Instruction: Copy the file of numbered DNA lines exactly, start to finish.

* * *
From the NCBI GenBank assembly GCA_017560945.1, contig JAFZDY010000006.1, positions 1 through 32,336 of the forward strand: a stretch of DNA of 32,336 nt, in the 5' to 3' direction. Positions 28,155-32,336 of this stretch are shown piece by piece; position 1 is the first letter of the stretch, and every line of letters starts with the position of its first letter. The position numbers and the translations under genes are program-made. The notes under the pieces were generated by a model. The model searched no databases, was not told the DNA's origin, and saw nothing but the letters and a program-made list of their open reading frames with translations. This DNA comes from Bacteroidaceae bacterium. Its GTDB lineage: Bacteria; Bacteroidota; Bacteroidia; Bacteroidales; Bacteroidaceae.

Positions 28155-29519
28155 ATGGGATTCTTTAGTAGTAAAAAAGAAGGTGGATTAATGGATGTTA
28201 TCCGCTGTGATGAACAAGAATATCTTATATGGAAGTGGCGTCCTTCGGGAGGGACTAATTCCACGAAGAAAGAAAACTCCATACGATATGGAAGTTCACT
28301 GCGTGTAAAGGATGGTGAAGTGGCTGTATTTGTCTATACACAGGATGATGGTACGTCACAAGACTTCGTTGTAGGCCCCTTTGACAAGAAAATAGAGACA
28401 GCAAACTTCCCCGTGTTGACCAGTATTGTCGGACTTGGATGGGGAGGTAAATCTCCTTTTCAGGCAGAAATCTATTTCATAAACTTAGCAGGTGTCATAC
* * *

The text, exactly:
From the NCBI GenBank assembly GCA_017560945.1, contig JAFZDY010000006.1, positions 1 through 32,336 of the forward strand: a stretch of DNA of 32,336 nt, in the 5' to 3' direction. Positions 28,155-32,336 of this stretch are shown piece by piece; position 1 is the first letter of the stretch, and every line of letters starts with the position of its first letter. The position numbers and the translations under genes are program-made. The notes under the pieces were generated by a model. The model searched no databases, was not told the DNA's origin, and saw nothing but the letters and a program-made list of their open reading frames with translations. This DNA comes from Bacteroidaceae bacterium. Its GTDB lineage: Bacteria; Bacteroidota; Bacteroidia; Bacteroidales; Bacteroidaceae.

Positions 28155-29519
28155 ATGGGATTCTTTAGTAGTAAAAAAGAAGGTGGATTAATGGATGTTA
28201 TCCGCTGTGATGAACAAGAATATCTTATATGGAAGTGGCGTCCTTCGGGAGGGACTAATTCCACGAAGAAAGAAAACTCCATACGATATGGAAGTTCACT
28301 GCGTGTAAAGGATGGTGAAGTGGCTGTATTTGTCTATACACAGGATGATGGTACGTCACAAGACTTCGTTGTAGGCCCCTTTGACAAGAAAATAGAGACA
28401 GCAAACTTCCCCGTGTTGACCAGTATTGTCGGACTTGGATGGGGAGGTAAATCTCCTTTTCAGGCAGAAATCTATTTCATAAACTTAGCAGGTGTCATAC